Dennis Anderson
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How exactly people in this country vented their exasperations before the advent of online commentary isn’t clear. Time was when a person read a newspaper, and regardless of their opinion of the scribblings, shrugged and said, “Huh.” Or maybe in the extreme they handed the paper across the dinner table and said, “Get a load of this.”

Now, obviously, given the internet’s reach, everyone’s points and counterpoints receive a much more complete airing. Which perhaps is fair. Notwithstanding the low accuracy bar set for these vexations, many of which are real whoppers, and never mind as well the cloak of anonymity from which they emerge, a greater societal good might be served.

As U.S. Supreme Court Justice William Brennan once said, “Debate on public issues should be uninhibited, robust, and wide-open, and … may well include vehement, caustic, and sometimes unpleasantly sharp attacks. …”

Again, fair enough. But given available facts, some things should be beyond debate. The sun rises in the east, for instance. Neil Armstrong’ moon walk wasn’t staged in a TV studio. And there wasn’t a second shooter on the grassy knoll.

Also this: Hunters don’t hunt drunk.

A bold statement, I know. And a surprise bulletin, perhaps, to some readers who commented on a story published last week in this newspaper about a new Wisconsin law that removes the minimum age for deer hunting in that state.

Wisconsin legislators decided parents, not the government, should determine when little Susie or little Johnnie is ready to shinny up a tree and waylay a whitetail.

Of the 59 commenters who penned opinions to the online version of that tale, some added value to the discussion.

“Having younger kids hunt is fine, but it won’t help all that much with new hunter recruitment,” said one. “The larger issue with recruitment is that young people have so many more choices to occupy their time.”

But it wasn’t long before the old Booze, Bucks and Guns fairy tale was trotted out.

“I live in Wisconsin now in a popular destination for deer hunters,” one commenter said. “I walk the woods frequently with my dog and come across hunters often. Frankly for most hunters it’s an excuse to party. Rifle in one hand and a bottle, flask or a beer in the other. These guys are supposed to (be) mentoring young hunters? Who’s going to mentor them? Tired of cleaning up beer cans over the years. Sometimes a dozen or more below a deer stand occupied by one person.”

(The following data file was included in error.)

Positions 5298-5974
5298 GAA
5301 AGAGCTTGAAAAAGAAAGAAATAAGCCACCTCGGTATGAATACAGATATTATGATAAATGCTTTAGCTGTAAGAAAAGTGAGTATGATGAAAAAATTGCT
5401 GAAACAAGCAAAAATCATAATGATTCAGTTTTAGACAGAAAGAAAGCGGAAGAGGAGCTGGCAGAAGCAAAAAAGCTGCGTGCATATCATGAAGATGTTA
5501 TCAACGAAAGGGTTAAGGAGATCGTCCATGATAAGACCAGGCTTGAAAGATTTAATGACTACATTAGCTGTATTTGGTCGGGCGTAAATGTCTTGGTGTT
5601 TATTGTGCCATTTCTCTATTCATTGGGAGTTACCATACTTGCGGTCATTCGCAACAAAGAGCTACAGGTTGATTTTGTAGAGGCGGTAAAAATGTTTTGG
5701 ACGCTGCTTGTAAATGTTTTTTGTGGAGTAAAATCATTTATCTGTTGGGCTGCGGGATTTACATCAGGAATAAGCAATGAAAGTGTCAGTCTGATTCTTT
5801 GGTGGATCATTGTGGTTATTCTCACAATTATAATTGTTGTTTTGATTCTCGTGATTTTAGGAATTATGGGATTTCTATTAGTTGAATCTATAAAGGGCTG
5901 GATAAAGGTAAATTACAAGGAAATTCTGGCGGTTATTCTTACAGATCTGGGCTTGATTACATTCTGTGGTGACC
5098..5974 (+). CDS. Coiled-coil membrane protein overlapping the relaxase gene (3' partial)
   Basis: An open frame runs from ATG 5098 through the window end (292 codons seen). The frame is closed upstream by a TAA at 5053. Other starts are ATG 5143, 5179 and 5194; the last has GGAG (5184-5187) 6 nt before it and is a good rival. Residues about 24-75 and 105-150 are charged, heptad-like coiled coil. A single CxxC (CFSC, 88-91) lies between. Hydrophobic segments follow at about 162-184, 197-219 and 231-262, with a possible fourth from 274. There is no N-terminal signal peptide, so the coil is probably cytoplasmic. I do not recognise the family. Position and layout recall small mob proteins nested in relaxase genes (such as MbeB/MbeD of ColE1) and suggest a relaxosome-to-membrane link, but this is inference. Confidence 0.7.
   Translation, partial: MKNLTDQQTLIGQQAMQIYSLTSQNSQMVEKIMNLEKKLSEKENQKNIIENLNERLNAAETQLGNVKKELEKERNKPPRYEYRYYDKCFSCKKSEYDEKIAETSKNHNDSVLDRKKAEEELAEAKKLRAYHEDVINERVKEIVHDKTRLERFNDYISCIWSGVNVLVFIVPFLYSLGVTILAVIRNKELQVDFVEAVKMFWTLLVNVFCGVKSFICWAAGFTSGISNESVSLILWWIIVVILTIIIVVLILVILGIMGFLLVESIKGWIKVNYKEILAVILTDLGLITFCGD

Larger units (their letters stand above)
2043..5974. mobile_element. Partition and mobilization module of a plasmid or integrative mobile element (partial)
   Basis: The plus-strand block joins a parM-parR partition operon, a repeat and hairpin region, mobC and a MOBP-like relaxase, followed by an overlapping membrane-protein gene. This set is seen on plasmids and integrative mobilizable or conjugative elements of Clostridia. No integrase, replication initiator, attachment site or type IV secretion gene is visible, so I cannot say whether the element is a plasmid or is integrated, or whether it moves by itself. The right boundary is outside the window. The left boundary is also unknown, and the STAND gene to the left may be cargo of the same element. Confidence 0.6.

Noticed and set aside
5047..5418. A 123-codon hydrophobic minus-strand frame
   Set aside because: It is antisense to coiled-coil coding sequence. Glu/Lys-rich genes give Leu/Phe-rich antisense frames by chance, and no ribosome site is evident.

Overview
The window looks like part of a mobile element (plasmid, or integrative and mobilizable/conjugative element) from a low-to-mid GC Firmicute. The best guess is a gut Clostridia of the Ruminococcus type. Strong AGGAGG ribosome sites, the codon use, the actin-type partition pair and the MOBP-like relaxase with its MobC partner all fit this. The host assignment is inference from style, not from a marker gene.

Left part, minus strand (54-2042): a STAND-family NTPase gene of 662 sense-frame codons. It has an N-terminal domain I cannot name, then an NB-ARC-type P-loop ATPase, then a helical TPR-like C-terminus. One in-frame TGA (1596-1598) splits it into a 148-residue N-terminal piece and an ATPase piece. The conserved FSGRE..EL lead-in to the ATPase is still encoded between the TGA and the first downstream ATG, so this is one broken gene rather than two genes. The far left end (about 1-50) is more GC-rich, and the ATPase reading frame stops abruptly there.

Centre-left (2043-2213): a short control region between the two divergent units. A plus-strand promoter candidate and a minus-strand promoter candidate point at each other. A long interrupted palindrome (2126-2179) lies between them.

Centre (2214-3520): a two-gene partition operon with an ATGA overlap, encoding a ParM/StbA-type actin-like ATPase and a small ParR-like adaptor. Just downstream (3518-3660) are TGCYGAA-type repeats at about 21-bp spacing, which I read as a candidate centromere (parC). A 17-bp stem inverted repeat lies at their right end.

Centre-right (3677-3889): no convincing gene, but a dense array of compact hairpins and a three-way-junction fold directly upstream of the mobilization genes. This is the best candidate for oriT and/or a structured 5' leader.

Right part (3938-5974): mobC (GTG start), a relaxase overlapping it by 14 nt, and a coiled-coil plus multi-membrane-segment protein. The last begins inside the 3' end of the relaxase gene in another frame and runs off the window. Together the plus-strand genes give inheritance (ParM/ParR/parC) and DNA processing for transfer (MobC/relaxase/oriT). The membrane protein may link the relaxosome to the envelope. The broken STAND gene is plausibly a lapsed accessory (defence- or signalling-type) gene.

Wrote another: “It is too bad a lot drink and hunt, I agree. A lot of dumb people drink and do things they shouldn’t.”

Over the years, these and similar contentions have been aired so regularly they now seem part of the folklore that surrounds hunting, particularly deer hunting. In Minnesota as well as Wisconsin.

So, let’s separate myth from fact.

First, what’s the law?

In Minnesota, it’s a gross misdemeanor to hunt with a bow or gun while under the influence of alcohol or drugs. Nor can a gun or bow be loaned or given to someone under the influence. Simply possessing a loaded and uncased firearm or bow while under the influence of alcohol or drugs is illegal.

Additionally, if a hunter’s blood alcohol concentration is .08 percent or higher, some ramifications for the offending hunter might be the same as if he or she were under the influence while driving a vehicle or, in Minnesota, a boat. Meaning possible jail time and increased vehicle and other insurance costs.

Hunters under the influence in Minnesota also can and likely will have their guns or bows confiscated and possibly other equipment as well, including boats and ATVs.

And if they’re caught killing an animal under the influence, cash restitution would be owed the state for the animal. What’s more, a convicted hunter (actually “poacher’’) would lose his privilege to hunt for five years in Minnesota, Wisconsin and nearly all other states.

Next question:

How often do Minnesota Department of Natural Resources conservation officers cite hunters for being drunk or high — keeping in mind the agency’s more than 140 field agents make multiple thousands of hunter contacts each year?

And keeping in mind Minnesota has more than 600,000 hunters.

“Almost never,” said DNR enforcement division assistant director Lt. Col. Greg Salo. “It’s very rare. We go some years with no citations of hunters under the influence. Other years we average between two and four.”

Hunters aren’t saints. They probably break the law in the same proportion to their numbers that the overall population does. And many who are of age aren’t averse to imbibing a cocktail or beer come evening, around a campfire or at a dinner table.

But imagining that hunters in any number guzzle beer or booze while afield is as far-fetched as imagining runners taking a long hit of Old Grand-Dad at the midway point of a marathon.

Both exercises are too physically demanding for participants to indulge such silliness.

That said, Justice Brennan had it right. Debate on public issues should be uninhibited, robust, and wide-open.

So, comment away.

Dennis Anderson • 612-673-4424